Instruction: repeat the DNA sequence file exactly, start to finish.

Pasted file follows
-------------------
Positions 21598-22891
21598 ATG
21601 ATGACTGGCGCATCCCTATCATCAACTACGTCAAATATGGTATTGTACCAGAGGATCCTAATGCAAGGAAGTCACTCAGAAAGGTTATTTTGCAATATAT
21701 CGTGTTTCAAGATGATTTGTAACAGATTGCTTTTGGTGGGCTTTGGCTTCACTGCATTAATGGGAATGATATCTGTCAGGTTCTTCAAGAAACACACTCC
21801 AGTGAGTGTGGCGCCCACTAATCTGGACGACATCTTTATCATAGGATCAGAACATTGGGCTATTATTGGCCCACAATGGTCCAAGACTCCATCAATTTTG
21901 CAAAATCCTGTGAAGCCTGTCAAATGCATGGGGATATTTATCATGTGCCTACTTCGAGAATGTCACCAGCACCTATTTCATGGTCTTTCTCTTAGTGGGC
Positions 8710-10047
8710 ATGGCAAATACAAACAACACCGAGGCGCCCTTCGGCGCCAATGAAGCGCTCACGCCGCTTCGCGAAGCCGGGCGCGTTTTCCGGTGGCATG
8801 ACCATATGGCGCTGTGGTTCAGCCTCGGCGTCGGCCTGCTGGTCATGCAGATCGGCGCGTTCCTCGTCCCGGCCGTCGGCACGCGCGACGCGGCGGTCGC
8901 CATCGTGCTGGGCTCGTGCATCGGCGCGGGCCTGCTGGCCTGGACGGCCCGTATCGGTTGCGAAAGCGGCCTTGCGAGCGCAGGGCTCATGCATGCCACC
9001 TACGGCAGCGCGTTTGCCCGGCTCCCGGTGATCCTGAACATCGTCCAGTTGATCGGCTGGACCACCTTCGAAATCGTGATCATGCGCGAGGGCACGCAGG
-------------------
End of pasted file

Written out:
Positions 21598-22891
21598 ATG
21601 ATGACTGGCGCATCCCTATCATCAACTACGTCAAATATGGTATTGTACCAGAGGATCCTAATGCAAGGAAGTCACTCAGAAAGGTTATTTTGCAATATAT
21701 CGTGTTTCAAGATGATTTGTAACAGATTGCTTTTGGTGGGCTTTGGCTTCACTGCATTAATGGGAATGATATCTGTCAGGTTCTTCAAGAAACACACTCC
21801 AGTGAGTGTGGCGCCCACTAATCTGGACGACATCTTTATCATAGGATCAGAACATTGGGCTATTATTGGCCCACAATGGTCCAAGACTCCATCAATTTTG
21901 CAAAATCCTGTGAAGCCTGTCAAATGCATGGGGATATTTATCATGTGCCTACTTCGAGAATGTCACCAGCACCTATTTCATGGTCTTTCTCTTAGTGGGC
Positions 8710-10047
8710 ATGGCAAATACAAACAACACCGAGGCGCCCTTCGGCGCCAATGAAGCGCTCACGCCGCTTCGCGAAGCCGGGCGCGTTTTCCGGTGGCATG
8801 ACCATATGGCGCTGTGGTTCAGCCTCGGCGTCGGCCTGCTGGTCATGCAGATCGGCGCGTTCCTCGTCCCGGCCGTCGGCACGCGCGACGCGGCGGTCGC
8901 CATCGTGCTGGGCTCGTGCATCGGCGCGGGCCTGCTGGCCTGGACGGCCCGTATCGGTTGCGAAAGCGGCCTTGCGAGCGCAGGGCTCATGCATGCCACC
9001 TACGGCAGCGCGTTTGCCCGGCTCCCGGTGATCCTGAACATCGTCCAGTTGATCGGCTGGACCACCTTCGAAATCGTGATCATGCGCGAGGGCACGCAGG